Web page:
Sign up for our daily briefing

Make your busy days simpler with Axios AM/PM. Catch up on what's new and why it matters in just 5 minutes.

Please enter a valid email.

Please enter a valid email.

Subscription failed
Thank you for subscribing!

Catch up on coronavirus stories and special reports, curated by Mike Allen everyday

Catch up on coronavirus stories and special reports, curated by Mike Allen everyday

Please enter a valid email.

Please enter a valid email.

Subscription failed
Thank you for subscribing!

Denver news in your inbox

Catch up on the most important stories affecting your hometown with Axios Denver

Please enter a valid email.

Please enter a valid email.

Subscription failed
Thank you for subscribing!

Des Moines news in your inbox

Catch up on the most important stories affecting your hometown with Axios Des Moines

Please enter a valid email.

Please enter a valid email.

Subscription failed
Thank you for subscribing!

Minneapolis-St. Paul news in your inbox

Catch up on the most important stories affecting your hometown with Axios Twin Cities

Please enter a valid email.

Please enter a valid email.

Subscription failed
Thank you for subscribing!

Tampa Bay news in your inbox

Catch up on the most important stories affecting your hometown with Axios Tampa Bay

Please enter a valid email.

Please enter a valid email.

Subscription failed
Thank you for subscribing!

Charlotte news in your inbox

Catch up on the most important stories affecting your hometown with Axios Charlotte

Please enter a valid email.

Please enter a valid email.

Subscription failed
Thank you for subscribing!

Please enter a valid email.

Please enter a valid email.

Subscription failed
Thank you for subscribing!
Expand chart
Adapted from a Financial Crimes Enforcement Network report; Chart: Axios Visuals

More banks and credit unions are offering checking and savings accounts, wire transfer services, and even loans to marijuana companies — and, so far, regulators have been watchful but accepting.

What's going on: Since marijuana is considered a criminal substance under federal law, banks that handle marijuana-linked money risk of being charged with money laundering. So they charge high fees for the privilege.

The Treasury Department's Financial Crimes Enforcement Network — FinCEN — tracks banks that serve what it calls MRBs (marijuana-related businesses).

  • Banks that do serve pot businesses — after completing due diligence to make sure a company isn't involved in illicit activity —must keep tabs on every single transaction and report customer activity to regulators.
  • Banks pass on the cost of all that paperwork — in theory, charging these customers whatever they want.
  • If a regulator says the bank isn't being thorough enough, fines can be levied.
  • Even so, there are still few options for marijuana companies that need a place to store cash, pay bills and so forth.

What we're hearing: "A cannabis operator can count on [paying] several thousand dollars a month in banking fees. It'd probably be in the hundreds of dollars for [a non-cannabis] company," Chris Call, CEO of North Bay Credit Union, which offers banking services for marijuana companies, tells Axios.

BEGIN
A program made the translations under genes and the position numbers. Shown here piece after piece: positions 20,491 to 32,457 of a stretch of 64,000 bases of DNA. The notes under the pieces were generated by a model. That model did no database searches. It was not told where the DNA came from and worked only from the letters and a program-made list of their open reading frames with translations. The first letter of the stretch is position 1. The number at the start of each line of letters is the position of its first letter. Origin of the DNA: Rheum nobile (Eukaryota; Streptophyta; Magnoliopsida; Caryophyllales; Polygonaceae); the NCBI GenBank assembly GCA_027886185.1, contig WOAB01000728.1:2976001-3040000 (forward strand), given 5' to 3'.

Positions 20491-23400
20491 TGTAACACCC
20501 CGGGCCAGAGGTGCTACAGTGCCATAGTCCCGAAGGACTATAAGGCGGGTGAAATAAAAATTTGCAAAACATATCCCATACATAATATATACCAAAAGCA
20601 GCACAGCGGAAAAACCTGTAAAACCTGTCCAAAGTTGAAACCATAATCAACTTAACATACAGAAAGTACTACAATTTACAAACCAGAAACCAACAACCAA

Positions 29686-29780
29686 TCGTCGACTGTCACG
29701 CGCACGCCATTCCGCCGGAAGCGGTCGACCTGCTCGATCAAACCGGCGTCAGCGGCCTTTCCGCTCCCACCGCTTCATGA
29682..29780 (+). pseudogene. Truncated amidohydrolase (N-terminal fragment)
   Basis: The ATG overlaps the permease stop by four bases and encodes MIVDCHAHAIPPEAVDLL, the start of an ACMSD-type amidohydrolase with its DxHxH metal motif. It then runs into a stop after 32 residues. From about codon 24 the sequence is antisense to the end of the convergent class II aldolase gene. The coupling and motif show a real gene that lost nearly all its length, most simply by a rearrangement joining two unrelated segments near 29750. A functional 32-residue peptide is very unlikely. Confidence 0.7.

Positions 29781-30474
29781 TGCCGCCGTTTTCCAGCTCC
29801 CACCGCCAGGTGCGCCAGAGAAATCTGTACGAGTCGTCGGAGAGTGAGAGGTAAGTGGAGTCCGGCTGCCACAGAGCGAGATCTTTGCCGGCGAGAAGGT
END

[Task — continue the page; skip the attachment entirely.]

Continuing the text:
What to watch: The SAFE Banking Act — a bill in Congress that would shield banks from federal penalties for serving marijuana business customers — is gaining momentum. But in the meantime, states are trying to take matters into their own hands.

  • Nevada is testing a Venmo-like system that would allow marijuana businesses to transfer money.
  • California lawmakers are mulling a bill that would create state-sponsored, marijuana-friendly banks.

Higher taxes: Not only do marijuana companies pay higher banking fees, the illegality of marijuana means they pay more in federal taxes.

  • One tax regulation prevents most cannabis companies from deducting the business expenses that non-marijuana companies can.
  • One study found that the effective tax rate of MRBs was more than double the rate paid by “similarly situated” non-marijuana businesses.

Bonus: Cannabis companies don’t get a charitable deduction for any gifts they make. And charities are wary about accepting money from weed-affiliated businesses.

Go deeper:

Go deeper

Senate confirms retired Gen. Lloyd Austin as defense secretary

Photo: Greg Nash-Pool/Getty Images

The Senate voted 93-2 on Friday to confirm retired Gen. Lloyd Austin as secretary of defense. Sens. Mike Lee (R-Utah) and Josh Hawley (R-Mo.) were the sole "no" votes.

Why it matters: Austin is the first Black American to lead the Pentagon and President Biden's second Cabinet nominee to be confirmed.

House will transmit article of impeachment to Senate on Monday, Schumer says

Photo: Drew Angerer/Getty Images

Senate Majority Leader Chuck Schumer (D-N.Y.) announced that the House will deliver the article of impeachment against former President Trump for "incitement of insurrection" on Monday.

Why it matters: The Senate is required to begin the impeachment trial at 1pm the day after the article is transmitted.

Dan Primack, author of Pro Rata
2 hours ago - Politics & Policy

Private equity bets on delayed tax reform in Biden administration

Illustration: Brendan Lynch/Axios

In normal times, private equity would be nervous about Democratic Party control of both the White House and Congress. But in pandemic-consumed 2021, the industry seems sanguine.

Driving the news: Industry executives and lobbyists paid very close attention to Treasury Secretary nominee Janet Yellen's confirmation hearings this week, and came away convinced that tax reform isn't on the near-term agenda.

You’ve caught up. Now what?

Sign up for Mike Allen’s daily Axios AM and PM newsletters to get smarter, faster on the news that matters.

Please enter a valid email.

Please enter a valid email.

Subscription failed
Thank you for subscribing!